District 9 (film, 2009)
This review appeared originally in Death Ray #21. That was the last issue we published. I’m getting close to finishing archiving all the articles and reviews I wrote for that magazine on this site now. What will I do then?
Below I talk briefly about South African SF. If there’s more of it visible to English eyes than there used to be, District 9 had a hand in that.
Director: Neill Blomkamp
Writer: Neill Blomkamp and Terri Tatchell
Starring: Sharlto Copley, Jason Cope, Nathalie Boltt, Sylvaine Strike
Space aliens in Johannesburg add to the city’s troubled racial mix in this action flick/ mockumentary hybrid. (“Hybrid” is the appropriate word here, by the way). Like mechs? You’ll love this.
We’d be hard pressed to come up with a list of South African science fiction, but if we could scrape one together (if you can, by the way, send it in, only the tedious Charlie Jade immediately leaps to mind) District 9 would come top of the list.
Like Charlie Jade, District 9 is set in a parallel version of Johannesburg. (The similarities end there this is much more exciting). 20 years ago, an alien spacecraft drifted to a halt over the city. Then nothing happened. Three months later, the South African government cut their way in. They discover a huge population of helpless insectoid aliens wasting away. It’s surmised that these are the worker caste of a stratified species (a theory more or less borne out by subsequent events). They’re rescued and settled in an area called District 9. The aliens, leaderless, aimless, prove a massive hindrance to good order, District 9 rapidly becomes a shanty town. The government decides to relocate them to a concentration camp 200km away, and that’s where we join the action…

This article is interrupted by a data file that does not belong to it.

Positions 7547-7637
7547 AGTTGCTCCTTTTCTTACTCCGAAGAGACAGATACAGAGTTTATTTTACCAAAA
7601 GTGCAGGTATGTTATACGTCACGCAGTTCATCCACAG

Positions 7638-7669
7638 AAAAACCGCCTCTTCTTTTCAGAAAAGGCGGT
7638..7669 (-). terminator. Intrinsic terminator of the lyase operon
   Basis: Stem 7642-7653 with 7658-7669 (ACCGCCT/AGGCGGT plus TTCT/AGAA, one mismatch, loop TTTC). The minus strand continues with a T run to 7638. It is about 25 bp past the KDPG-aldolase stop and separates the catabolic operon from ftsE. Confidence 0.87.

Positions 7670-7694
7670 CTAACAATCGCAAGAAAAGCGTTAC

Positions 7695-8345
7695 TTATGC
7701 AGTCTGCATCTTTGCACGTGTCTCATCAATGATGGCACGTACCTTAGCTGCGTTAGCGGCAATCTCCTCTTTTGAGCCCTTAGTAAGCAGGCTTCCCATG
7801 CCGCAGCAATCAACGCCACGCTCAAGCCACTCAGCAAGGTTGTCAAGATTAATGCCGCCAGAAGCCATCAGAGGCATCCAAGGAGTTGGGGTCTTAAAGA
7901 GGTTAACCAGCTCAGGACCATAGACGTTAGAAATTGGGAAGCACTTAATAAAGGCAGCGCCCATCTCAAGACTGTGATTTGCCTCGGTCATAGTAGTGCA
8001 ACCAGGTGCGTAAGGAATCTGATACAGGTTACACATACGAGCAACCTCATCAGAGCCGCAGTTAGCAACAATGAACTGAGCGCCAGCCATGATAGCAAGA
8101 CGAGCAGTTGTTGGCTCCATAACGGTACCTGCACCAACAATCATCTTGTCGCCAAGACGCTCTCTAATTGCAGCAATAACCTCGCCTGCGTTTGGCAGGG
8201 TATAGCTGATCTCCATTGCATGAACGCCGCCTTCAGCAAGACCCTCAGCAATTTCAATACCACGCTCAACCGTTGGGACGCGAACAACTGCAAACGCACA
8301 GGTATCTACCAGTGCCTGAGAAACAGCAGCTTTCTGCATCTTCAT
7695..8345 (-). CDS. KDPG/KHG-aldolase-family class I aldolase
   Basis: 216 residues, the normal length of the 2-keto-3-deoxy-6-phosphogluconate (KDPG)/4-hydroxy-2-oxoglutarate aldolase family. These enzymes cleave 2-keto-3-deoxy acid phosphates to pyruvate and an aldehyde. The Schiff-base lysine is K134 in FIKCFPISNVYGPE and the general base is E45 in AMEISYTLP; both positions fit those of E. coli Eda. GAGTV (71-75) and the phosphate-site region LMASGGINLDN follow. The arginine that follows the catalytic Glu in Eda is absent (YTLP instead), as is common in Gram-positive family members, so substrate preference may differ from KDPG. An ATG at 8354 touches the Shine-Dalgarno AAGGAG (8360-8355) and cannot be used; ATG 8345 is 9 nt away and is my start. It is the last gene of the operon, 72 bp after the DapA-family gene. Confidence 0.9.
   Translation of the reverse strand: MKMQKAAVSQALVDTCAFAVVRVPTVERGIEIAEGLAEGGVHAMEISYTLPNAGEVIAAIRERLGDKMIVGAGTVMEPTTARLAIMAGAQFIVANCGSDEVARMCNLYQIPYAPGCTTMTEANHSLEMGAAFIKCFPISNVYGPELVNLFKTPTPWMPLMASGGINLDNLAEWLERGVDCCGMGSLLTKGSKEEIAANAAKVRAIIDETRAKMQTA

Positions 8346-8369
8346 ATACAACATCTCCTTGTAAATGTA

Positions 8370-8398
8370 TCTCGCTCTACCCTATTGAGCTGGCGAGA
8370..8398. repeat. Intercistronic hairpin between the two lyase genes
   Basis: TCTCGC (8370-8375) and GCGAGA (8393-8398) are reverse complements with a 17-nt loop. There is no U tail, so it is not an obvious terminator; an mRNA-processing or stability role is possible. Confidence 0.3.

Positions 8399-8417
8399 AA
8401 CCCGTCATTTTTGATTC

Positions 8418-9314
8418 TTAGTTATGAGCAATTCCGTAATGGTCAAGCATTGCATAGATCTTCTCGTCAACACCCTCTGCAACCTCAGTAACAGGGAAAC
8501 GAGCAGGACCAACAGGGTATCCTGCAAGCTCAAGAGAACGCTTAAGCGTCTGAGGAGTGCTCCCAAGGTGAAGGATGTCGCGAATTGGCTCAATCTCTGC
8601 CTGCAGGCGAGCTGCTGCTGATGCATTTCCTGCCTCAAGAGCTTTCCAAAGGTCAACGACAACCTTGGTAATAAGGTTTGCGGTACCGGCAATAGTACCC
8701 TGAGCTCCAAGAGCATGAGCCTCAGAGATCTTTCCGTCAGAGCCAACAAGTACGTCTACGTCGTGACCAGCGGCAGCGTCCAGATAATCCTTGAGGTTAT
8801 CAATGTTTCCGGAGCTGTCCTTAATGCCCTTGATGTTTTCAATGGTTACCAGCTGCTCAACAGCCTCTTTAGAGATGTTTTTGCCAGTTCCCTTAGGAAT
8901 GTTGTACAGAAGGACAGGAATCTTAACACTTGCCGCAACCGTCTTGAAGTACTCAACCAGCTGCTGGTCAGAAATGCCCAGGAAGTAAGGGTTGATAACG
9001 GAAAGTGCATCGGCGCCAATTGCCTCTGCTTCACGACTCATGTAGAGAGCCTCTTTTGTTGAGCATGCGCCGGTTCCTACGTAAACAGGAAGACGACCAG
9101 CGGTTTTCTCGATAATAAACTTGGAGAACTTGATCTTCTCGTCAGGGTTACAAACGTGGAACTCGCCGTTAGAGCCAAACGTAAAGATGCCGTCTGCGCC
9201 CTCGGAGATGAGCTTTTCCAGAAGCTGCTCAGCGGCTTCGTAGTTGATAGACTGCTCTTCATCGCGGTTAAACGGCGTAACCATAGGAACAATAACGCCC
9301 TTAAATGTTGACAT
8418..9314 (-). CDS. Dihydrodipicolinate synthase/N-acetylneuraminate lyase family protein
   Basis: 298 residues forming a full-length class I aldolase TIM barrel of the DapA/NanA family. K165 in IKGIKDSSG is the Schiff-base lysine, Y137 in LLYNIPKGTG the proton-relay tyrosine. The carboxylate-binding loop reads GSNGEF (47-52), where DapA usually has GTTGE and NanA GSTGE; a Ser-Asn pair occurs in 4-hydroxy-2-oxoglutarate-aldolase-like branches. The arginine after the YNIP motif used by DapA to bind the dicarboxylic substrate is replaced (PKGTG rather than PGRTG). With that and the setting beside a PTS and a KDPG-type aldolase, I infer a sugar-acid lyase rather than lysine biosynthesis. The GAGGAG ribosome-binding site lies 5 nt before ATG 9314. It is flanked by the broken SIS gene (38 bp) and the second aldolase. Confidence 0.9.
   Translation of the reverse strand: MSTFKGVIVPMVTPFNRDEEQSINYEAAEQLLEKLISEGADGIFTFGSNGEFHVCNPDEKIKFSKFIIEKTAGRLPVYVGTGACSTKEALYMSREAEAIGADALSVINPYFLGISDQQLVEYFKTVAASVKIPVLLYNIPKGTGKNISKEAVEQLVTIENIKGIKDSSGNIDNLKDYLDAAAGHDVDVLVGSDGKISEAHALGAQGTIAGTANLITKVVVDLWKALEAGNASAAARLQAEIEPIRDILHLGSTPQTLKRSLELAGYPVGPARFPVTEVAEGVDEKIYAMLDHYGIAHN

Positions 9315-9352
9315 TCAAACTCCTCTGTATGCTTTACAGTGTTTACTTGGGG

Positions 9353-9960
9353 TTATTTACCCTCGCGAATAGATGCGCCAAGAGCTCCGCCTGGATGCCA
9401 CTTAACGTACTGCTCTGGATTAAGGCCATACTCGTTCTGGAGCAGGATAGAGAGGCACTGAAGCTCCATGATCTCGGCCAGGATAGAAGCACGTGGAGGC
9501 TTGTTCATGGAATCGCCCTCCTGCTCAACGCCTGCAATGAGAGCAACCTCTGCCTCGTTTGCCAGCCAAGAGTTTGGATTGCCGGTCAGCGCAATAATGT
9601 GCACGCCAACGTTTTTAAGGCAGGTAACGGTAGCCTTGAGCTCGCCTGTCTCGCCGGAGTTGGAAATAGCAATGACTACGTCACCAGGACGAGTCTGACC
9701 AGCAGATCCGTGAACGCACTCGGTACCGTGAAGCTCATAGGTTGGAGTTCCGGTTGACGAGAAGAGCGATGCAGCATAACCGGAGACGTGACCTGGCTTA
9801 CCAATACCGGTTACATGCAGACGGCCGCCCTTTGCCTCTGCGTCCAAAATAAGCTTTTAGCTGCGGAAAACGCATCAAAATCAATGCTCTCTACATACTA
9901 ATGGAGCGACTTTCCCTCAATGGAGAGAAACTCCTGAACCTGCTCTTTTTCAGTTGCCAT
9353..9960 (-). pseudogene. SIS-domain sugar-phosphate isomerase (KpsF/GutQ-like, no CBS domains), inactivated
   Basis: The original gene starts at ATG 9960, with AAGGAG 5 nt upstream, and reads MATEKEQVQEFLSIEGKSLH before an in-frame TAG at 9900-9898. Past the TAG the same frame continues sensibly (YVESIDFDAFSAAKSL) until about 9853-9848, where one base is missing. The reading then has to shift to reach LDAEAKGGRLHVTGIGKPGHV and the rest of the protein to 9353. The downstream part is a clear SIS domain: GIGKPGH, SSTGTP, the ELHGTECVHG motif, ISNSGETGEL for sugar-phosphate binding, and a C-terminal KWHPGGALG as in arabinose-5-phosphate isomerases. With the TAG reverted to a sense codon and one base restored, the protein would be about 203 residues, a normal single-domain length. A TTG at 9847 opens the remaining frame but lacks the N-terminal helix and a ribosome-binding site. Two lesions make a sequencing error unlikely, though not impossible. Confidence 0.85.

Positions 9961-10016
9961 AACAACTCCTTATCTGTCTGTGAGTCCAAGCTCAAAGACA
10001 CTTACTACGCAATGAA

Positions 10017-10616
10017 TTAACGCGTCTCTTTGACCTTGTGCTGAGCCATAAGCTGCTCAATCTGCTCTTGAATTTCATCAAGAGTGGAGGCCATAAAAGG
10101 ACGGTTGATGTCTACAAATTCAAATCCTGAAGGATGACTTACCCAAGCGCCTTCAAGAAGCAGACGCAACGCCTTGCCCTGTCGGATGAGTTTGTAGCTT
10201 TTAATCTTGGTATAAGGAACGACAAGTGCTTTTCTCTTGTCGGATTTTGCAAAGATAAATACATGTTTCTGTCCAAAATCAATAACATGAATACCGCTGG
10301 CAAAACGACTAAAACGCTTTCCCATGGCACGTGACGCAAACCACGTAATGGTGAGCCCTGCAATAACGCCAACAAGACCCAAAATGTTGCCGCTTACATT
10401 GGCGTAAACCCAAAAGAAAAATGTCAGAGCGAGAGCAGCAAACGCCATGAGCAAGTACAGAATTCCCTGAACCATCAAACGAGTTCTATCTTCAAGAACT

As usual with SF films from first time filmmakers, District 9‘s universe is idea dense, complex, and requires an amount of exposition, but this is a rare example where all this actually all works. probably because much of the background information is delivered through a series of mockumentary interviews and (genuine) news footage intercut with a corporate video introducing us to humungous cockend Wikus van de Merwe and the organisation he works for. Called MNU, it’s a callous corporation paid to manage the aliens, but is more interested in their amazing weaponry. The documentary footage segues into standard cinematography, almost without the audience being aware of it. Much of this wobbly cam footage (as wobbly as genuine newsfeed, not the extreme, motion sickness inducing oscillations we’ve come to expect). Wikus, who begins the film a petty, speciesist bureaucrat, is charged with delivering eviction notices to the derogatorily named ‘prawns’, and boy, is his day about to turn to shit.